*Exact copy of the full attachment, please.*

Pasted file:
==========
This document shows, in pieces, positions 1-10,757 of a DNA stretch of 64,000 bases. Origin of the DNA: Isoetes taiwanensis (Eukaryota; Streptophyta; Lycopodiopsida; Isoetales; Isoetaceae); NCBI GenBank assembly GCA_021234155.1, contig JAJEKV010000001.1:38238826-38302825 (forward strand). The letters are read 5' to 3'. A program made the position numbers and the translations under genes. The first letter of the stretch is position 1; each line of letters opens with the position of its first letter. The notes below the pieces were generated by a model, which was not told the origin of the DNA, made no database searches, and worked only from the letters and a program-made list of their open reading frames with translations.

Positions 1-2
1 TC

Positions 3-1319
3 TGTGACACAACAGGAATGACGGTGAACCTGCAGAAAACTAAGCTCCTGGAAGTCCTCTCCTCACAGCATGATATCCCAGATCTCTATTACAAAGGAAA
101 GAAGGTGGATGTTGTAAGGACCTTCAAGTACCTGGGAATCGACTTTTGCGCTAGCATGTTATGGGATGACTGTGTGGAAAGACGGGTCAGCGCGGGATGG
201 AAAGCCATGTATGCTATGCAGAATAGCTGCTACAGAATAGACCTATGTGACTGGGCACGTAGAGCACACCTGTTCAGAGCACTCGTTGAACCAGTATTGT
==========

This document shows, in pieces, positions 1-10,757 of a DNA stretch of 64,000 bases. Origin of the DNA: Isoetes taiwanensis (Eukaryota; Streptophyta; Lycopodiopsida; Isoetales; Isoetaceae); NCBI GenBank assembly GCA_021234155.1, contig JAJEKV010000001.1:38238826-38302825 (forward strand). The letters are read 5' to 3'. A program made the position numbers and the translations under genes. The first letter of the stretch is position 1; each line of letters opens with the position of its first letter. The notes below the pieces were generated by a model, which was not told the origin of the DNA, made no database searches, and worked only from the letters and a program-made list of their open reading frames with translations.

Positions 1-2
1 TC

Positions 3-1319
3 TGTGACACAACAGGAATGACGGTGAACCTGCAGAAAACTAAGCTCCTGGAAGTCCTCTCCTCACAGCATGATATCCCAGATCTCTATTACAAAGGAAA
101 GAAGGTGGATGTTGTAAGGACCTTCAAGTACCTGGGAATCGACTTTTGCGCTAGCATGTTATGGGATGACTGTGTGGAAAGACGGGTCAGCGCGGGATGG
201 AAAGCCATGTATGCTATGCAGAATAGCTGCTACAGAATAGACCTATGTGACTGGGCACGTAGAGCACACCTGTTCAGAGCACTCGTTGAACCAGTATTGT